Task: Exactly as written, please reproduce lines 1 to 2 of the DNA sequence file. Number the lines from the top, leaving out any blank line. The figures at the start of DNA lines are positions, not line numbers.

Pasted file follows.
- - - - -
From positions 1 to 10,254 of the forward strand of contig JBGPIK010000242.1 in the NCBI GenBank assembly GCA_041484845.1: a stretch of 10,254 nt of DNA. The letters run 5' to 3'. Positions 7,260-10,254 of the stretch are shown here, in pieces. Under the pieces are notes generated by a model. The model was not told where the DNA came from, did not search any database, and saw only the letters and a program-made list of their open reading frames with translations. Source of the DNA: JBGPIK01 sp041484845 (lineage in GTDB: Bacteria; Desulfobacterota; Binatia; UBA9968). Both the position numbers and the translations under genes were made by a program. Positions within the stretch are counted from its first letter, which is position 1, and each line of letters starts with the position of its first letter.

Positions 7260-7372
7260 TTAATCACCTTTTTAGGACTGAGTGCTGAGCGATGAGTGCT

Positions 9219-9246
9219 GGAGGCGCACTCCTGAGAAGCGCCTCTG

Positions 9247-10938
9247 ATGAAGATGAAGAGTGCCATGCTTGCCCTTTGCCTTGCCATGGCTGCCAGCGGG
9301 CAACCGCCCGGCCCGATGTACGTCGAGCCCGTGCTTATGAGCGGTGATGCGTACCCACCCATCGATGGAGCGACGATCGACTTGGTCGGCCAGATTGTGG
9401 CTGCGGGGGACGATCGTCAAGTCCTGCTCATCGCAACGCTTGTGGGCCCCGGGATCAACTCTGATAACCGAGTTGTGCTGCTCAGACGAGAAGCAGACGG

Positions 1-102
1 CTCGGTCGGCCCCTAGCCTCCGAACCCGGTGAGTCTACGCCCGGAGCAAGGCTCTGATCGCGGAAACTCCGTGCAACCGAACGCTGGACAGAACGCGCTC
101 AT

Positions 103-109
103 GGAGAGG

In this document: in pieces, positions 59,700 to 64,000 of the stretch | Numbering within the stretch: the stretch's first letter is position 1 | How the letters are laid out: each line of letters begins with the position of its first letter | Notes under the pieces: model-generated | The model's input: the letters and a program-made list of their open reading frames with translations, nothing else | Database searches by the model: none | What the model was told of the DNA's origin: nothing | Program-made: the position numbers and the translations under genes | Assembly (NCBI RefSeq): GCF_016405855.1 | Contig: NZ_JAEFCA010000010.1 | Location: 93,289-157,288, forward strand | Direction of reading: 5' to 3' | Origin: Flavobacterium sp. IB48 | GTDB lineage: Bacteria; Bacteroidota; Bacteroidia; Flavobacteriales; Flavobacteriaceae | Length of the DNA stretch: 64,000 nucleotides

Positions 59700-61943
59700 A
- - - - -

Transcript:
From positions 1 to 10,254 of the forward strand of contig JBGPIK010000242.1 in the NCBI GenBank assembly GCA_041484845.1: a stretch of 10,254 nt of DNA. The letters run 5' to 3'. Positions 7,260-10,254 of the stretch are shown here, in pieces. Under the pieces are notes generated by a model. The model was not told where the DNA came from, did not search any database, and saw only the letters and a program-made list of their open reading frames with translations. Source of the DNA: JBGPIK01 sp041484845 (lineage in GTDB: Bacteria; Desulfobacterota; Binatia; UBA9968). Both the position numbers and the translations under genes were made by a program. Positions within the stretch are counted from its first letter, which is position 1, and each line of letters starts with the position of its first letter.

Positions 7260-7372